Harvill had been barely 19 when she came to the United States in 1975, the new wife of an American soldier who had been stationed in Seoul. Within a year, she had a baby son and her first cancer diagnosis.
She divorced her first husband -- who hit her sometimes when he drank, according to Harvill, her lawyers, two friends and her medical records -- and then her second one, who hit her sometimes when he was high on drugs.
Nine years ago, she married Leon Harvill, a childhood friend of her second husband. He isn't much of a talker. She is loud and chatty. She felt protected by him. He loved how she cared for children and how her smile lighted up a room.
After all her years in Florida, she would still drive to Tampa once a month to buy rice at a Korean grocery, but she also loved collard greens and black-eyed peas, was a die-hard Tampa Bay Buccaneers fan, and knew the lyrics to all of Brooks & Dunn's country tunes.
In 2004, while she was riding with a friend, police stopped them for driving with expired tags. The car belonged to her friend, but the marijuana and methamphetamine on the floor were Harvill's.
She pleaded guilty to drug possession and served her time. Ordinarily, that would have been that. But ICE had begun scouring jails and prisons nationwide for people it might be able to deport, and a check of Harvill's criminal history turned up a decade-old felony conviction for buying stolen jewelry. Her lawyer insisted she'd had no idea it was stolen. A judge suspended the sentence and put her on probation, which was terminated early for good behavior.
A 1996 law had given the government new leverage to deport foreigners, including people living in the country legally as U.S. residents, if they had committed a crime at any time in the past, and the Bush administration was wielding that power aggressively. The law expanded the list of crimes defined as "aggravated felonies" that are grounds for deportation. It also for the first time required people to be locked up during their deportation cases -- including permanent legal residents such as Harvill, who is not a citizen but has had a green card ever since she came to the United States.
On March 22, 2007, instead of going home, Harvill was handed an orange uniform at the Palm Beach County jail to await deportation. Her parents are dead. She lost track of her sisters long ago. She has no idea where or how she would live in South Korea, particularly because she has not held a job for years because she cannot put weight on her leg for too long.
She has been fighting the deportation with the help of Cheryl Little and Kelleen Corrigan, lawyers at the Florida Immigrant Advocacy Center in Miami. They have applied for a visa available to foreigners with firsthand knowledge of crimes -- in Harvill's case, the abuse by her first two husbands. Meanwhile, they have repeatedly asked federal officials to let Harvill go home on bond because she is so ill.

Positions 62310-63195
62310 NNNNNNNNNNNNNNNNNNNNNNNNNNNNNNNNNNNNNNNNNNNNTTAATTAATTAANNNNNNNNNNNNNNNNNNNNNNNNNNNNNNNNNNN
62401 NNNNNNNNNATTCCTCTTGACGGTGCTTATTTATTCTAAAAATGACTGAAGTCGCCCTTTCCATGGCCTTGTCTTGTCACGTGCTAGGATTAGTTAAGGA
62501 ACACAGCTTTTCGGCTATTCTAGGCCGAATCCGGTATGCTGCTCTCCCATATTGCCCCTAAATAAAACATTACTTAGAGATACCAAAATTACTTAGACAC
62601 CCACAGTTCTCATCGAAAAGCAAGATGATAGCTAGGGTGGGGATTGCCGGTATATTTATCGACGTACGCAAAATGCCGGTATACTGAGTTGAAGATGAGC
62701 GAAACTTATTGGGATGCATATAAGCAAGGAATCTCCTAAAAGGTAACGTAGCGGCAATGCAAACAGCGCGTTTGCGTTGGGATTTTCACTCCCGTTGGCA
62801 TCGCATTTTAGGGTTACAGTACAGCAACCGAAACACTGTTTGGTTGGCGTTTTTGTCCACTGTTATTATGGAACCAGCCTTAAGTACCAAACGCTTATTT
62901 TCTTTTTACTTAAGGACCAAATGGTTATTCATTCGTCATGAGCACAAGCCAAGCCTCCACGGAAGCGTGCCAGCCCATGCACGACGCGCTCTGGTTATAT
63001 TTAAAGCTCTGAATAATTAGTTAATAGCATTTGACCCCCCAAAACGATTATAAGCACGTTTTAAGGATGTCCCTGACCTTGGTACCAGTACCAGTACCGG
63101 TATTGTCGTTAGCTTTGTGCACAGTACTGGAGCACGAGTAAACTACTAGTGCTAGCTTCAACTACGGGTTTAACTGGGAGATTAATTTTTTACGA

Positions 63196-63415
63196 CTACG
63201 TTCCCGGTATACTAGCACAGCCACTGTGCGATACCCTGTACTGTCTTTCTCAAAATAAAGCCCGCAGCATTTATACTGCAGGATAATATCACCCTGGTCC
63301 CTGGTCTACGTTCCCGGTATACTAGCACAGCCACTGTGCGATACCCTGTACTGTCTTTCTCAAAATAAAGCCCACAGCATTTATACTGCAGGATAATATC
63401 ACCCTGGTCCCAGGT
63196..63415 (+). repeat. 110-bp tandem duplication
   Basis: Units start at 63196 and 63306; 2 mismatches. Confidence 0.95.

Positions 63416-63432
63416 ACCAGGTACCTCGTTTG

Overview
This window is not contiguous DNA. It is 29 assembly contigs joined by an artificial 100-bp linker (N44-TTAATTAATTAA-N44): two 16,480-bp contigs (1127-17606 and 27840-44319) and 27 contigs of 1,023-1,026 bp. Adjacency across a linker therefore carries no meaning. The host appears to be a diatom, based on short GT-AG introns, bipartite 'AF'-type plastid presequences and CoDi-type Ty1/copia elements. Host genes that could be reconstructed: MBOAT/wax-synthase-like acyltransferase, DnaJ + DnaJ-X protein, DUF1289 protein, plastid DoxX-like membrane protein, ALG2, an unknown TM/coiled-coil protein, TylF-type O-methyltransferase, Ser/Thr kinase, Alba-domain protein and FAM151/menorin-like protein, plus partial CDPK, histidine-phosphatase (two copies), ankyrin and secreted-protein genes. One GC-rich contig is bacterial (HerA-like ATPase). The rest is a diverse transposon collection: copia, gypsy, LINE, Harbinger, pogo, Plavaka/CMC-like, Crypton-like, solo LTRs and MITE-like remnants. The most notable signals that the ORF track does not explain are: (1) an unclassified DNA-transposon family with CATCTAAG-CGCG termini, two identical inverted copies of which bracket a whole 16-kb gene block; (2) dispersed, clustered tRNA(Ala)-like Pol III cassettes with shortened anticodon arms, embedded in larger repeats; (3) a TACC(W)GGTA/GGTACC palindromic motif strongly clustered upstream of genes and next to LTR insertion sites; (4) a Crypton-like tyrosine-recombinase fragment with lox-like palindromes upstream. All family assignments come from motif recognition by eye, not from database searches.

Corrigan has a postcard on her office door with the words "Free Yong!" over a photo of a younger, happier-looking Harvill.
At church that Sunday night, Leon Harvill did not open the prayer book. But during the silent prayer, he leaned forward, his hands resting on the pew in front of him, and closed his eyes. He prayed for his wife to get medical treatment, to find peace, to come back.
He raced home after church, knowing she would call.
At 9:14 p.m. the kitchen phone rang. "I love you, too, baby," her husband said. "Things are going to get better. Come on, baby. Something is going to happen soon."
Before dawn the next morning, he would leave the house of his mother, Margaret Kersey, with whom he had been staying to save money, for the Tampa airport and a flight to Hawaii, where he had found a welding job with better pay. It had been hard lately to save, with work scarce in central Florida and money flowing out for his wife's phone cards and canteen treats, and for the "Free Yong!" postcards he'd printed so friends could mail them to the government. Most of all, he thought, he needed to save money so he would have some to send her if someday she were deported to South Korea.
Deportation had been on Yong Sun Harvill's mind, too. Sometimes, she is so depressed that she thinks about quitting her fight and signing the papers that would let the government send her out of the country. And she has been missing the one real friend she made in a jail, a younger Korean woman who would rub menthol ointment, when she could get some, on Harvill's swollen leg and write the journal entries when Harvill's hands stiffened too much.
A few weeks before this January night, her friend was deported.
But on this night, Harvill listened to her husband describe the path he would take to Hawaii the next day. "I have a layover in Phoenix," Leon Harvill said into the phone.
She told him to look at the desert as he landed.
"I'll get a look at it tomorrow," he told her. "We'll be that close."
Staff researcher Julie Tate contributed to this report.
© 2008 The Washington Post Company